I’m being bullied – what do I do?

First of all, you are doing the right thing by seeking more information. Bullying is a serious issue, and should be dealt with quickly. Remember that no one deserves to be bullied or harassed by anyone. You might be feeling scared, sad or even angry about what is happening to you, and those feelings are all okay. Just remember that it is not your fault.

Here are some things you should do, if you’re being bullied:

  • Write down what happened. Record the date, time, and as many details as you can about the situation. Ask yourself these questions:
    • Who was there? Make a special note of the bully, any other participants, and any witnesses that were around.
    • What did they say to you?
    • Did they physically hurt you?
    • How did it make you feel?
    • Where and when did it take place?
    • What did you do / how did you respond?
  • Tell your parents or another trusted adult (like your favourite teacher or coach) what happened, as soon as possible. They can support you. If you don’t get the support you need from them, tell someone else.
  • If you don’t feel comfortable telling someone, then report it immediately using the anonymous online reporting tool.
  • Report the bullying or harassment every time, until you get help or until it stops.
  • Look to your friends for support – but don’t ask them to fight your bully, or plan any acts of revenge. You can’t address bullying with violence.
  • If it is safe to do so, stand up for yourself by telling the person who is bullying or harassing you to stop it.
  • Stick close to your friends and avoid being alone – your bully might be less likely to target you in a group.
  • Look into the harassment and bullying policies at your school. Do they have one? If so, make sure you do what they ask (i.e. report it) and if the policy isn’t being followed, make sure you ask why. Your parents can help with this.
  • Make a formal complaint to the principal, your district's safe school coordinator, or someone else in authority (i.e. your coach, club leader, etc. if it’s not a school-related incident).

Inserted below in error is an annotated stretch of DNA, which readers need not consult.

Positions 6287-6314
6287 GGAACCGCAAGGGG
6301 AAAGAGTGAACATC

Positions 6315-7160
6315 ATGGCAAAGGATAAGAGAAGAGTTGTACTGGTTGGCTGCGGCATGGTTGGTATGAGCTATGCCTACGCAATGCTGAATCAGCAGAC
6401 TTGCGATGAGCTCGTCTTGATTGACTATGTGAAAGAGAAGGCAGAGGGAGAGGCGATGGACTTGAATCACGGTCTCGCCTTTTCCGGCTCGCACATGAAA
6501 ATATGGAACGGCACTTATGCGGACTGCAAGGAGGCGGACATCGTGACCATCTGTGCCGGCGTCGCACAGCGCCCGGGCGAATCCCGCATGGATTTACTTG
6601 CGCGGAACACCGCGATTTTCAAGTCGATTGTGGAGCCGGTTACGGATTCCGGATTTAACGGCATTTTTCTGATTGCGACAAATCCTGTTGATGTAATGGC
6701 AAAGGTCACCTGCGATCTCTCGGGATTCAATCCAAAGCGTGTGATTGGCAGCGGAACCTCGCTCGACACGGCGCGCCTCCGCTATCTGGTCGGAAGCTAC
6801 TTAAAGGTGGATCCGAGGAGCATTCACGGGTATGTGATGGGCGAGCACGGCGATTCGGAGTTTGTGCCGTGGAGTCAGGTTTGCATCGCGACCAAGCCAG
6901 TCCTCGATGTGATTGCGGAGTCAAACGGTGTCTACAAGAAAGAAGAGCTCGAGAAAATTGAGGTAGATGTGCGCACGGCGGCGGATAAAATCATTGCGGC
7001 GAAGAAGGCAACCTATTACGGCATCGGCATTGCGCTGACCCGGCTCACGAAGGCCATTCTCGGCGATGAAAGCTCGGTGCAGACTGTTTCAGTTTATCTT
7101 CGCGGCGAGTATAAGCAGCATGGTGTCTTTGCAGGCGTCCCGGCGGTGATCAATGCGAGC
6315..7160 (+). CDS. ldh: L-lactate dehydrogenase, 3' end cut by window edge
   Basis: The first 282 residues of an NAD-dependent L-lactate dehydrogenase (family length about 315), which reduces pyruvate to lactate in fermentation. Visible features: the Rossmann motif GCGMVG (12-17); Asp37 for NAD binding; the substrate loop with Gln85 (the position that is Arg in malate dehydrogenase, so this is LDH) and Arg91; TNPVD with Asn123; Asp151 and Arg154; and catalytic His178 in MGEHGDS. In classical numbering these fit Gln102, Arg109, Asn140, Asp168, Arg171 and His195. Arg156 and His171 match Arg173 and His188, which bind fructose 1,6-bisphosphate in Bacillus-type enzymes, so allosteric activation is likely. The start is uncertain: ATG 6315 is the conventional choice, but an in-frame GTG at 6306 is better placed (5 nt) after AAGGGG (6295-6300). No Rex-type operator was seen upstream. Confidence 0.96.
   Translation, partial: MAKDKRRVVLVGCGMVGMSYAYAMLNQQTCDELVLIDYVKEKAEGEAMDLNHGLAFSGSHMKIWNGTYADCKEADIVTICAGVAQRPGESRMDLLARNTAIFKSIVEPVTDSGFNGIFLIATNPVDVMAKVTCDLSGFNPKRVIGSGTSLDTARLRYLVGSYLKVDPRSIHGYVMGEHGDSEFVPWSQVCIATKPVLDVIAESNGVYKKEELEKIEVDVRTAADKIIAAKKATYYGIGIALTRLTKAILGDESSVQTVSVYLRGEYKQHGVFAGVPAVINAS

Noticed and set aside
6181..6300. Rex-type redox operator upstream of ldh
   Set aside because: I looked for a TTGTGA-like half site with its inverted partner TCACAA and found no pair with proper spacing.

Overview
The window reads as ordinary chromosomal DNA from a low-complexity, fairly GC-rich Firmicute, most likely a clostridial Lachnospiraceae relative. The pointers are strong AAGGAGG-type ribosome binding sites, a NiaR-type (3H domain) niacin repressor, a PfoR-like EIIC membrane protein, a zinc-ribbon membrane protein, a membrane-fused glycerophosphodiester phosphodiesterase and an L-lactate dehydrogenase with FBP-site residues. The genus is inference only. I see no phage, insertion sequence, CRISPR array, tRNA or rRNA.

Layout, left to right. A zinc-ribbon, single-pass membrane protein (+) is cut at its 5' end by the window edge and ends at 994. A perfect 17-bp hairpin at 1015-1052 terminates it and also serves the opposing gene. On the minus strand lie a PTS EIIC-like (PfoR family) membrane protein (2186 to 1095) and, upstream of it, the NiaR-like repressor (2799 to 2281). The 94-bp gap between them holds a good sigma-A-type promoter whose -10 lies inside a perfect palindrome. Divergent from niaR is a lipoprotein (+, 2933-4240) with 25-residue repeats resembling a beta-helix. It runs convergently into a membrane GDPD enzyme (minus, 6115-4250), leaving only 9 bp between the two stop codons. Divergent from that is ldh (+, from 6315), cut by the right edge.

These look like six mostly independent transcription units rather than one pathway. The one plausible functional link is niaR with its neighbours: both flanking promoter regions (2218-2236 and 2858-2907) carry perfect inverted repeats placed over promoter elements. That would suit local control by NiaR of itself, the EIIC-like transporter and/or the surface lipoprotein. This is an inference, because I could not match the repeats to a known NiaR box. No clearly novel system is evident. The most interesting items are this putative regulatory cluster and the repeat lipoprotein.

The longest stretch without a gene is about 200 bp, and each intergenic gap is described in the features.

Find out what is going to happen – you want to make sure they are going to resolve your complaint.
  • If you’re feeling scared, angry, confused, etc. don’t be afraid to ask for counseling or other support. This is normal.

List adapted from www.redcross.ca and aboutkidshealth.ca

If you are having thoughts of suicide or of hurting yourself or others, please reach out immediately for help. Call 9-1-1 (or your local police or authority, if you do not have 9-1-1) or go to your nearest hospital emergency room.

If you are being bullied, feeling alone or just need to talk to someone who will listen, please reach out to a trained volunteer or professional:



Resources for Parents

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Resources for Youth

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Thank you for stopping by to check out the ERASE Bullying online reporting tool. This tool is accessible through computers and smart phones, and will allow students, parents or other witnesses to report bullying or other threatening behaviour, anytime and anywhere.

The online reporting tool has just been developed and is in the final stages of testing.

If you need help, please reach out to someone you trust, like a parent, friend or teacher. Or, you can reach out to someone who doesn’t know you for support. There is a list of youth-oriented support lines and websites on this site just for you.

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